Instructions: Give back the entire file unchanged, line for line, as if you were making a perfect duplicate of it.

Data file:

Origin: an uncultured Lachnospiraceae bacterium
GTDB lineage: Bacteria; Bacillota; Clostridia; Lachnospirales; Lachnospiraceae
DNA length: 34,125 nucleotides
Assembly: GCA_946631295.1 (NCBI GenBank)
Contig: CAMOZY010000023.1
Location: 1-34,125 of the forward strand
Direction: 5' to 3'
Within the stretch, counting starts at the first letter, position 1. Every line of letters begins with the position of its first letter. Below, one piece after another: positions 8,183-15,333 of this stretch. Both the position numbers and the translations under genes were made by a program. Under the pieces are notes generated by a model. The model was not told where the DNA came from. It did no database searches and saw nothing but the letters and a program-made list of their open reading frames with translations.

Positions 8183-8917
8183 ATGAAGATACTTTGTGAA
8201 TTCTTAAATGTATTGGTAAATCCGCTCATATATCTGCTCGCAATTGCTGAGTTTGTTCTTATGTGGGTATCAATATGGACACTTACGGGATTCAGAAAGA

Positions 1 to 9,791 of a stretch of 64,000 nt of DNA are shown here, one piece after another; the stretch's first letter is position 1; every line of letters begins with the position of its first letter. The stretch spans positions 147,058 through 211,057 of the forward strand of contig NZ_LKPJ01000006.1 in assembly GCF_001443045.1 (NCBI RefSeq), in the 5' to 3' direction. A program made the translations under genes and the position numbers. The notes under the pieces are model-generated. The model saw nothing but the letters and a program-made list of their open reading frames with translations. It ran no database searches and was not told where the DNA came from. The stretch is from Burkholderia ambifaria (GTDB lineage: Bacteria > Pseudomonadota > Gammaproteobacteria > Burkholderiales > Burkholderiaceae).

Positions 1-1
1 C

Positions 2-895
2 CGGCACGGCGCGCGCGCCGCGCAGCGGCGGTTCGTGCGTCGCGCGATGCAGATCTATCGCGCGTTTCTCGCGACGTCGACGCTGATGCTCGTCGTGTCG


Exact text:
Origin: an uncultured Lachnospiraceae bacterium
GTDB lineage: Bacteria; Bacillota; Clostridia; Lachnospirales; Lachnospiraceae
DNA length: 34,125 nucleotides
Assembly: GCA_946631295.1 (NCBI GenBank)
Contig: CAMOZY010000023.1
Location: 1-34,125 of the forward strand
Direction: 5' to 3'
Within the stretch, counting starts at the first letter, position 1. Every line of letters begins with the position of its first letter. Below, one piece after another: positions 8,183-15,333 of this stretch. Both the position numbers and the translations under genes were made by a program. Under the pieces are notes generated by a model. The model was not told where the DNA came from. It did no database searches and saw nothing but the letters and a program-made list of their open reading frames with translations.

Positions 8183-8917
8183 ATGAAGATACTTTGTGAA
8201 TTCTTAAATGTATTGGTAAATCCGCTCATATATCTGCTCGCAATTGCTGAGTTTGTTCTTATGTGGGTATCAATATGGACACTTACGGGATTCAGAAAGA

Positions 1 to 9,791 of a stretch of 64,000 nt of DNA are shown here, one piece after another; the stretch's first letter is position 1; every line of letters begins with the position of its first letter. The stretch spans positions 147,058 through 211,057 of the forward strand of contig NZ_LKPJ01000006.1 in assembly GCF_001443045.1 (NCBI RefSeq), in the 5' to 3' direction. A program made the translations under genes and the position numbers. The notes under the pieces are model-generated. The model saw nothing but the letters and a program-made list of their open reading frames with translations. It ran no database searches and was not told where the DNA came from. The stretch is from Burkholderia ambifaria (GTDB lineage: Bacteria > Pseudomonadota > Gammaproteobacteria > Burkholderiales > Burkholderiaceae).

Positions 1-1
1 C

Positions 2-895
2 CGGCACGGCGCGCGCGCCGCGCAGCGGCGGTTCGTGCGTCGCGCGATGCAGATCTATCGCGCGTTTCTCGCGACGTCGACGCTGATGCTCGTCGTGTCG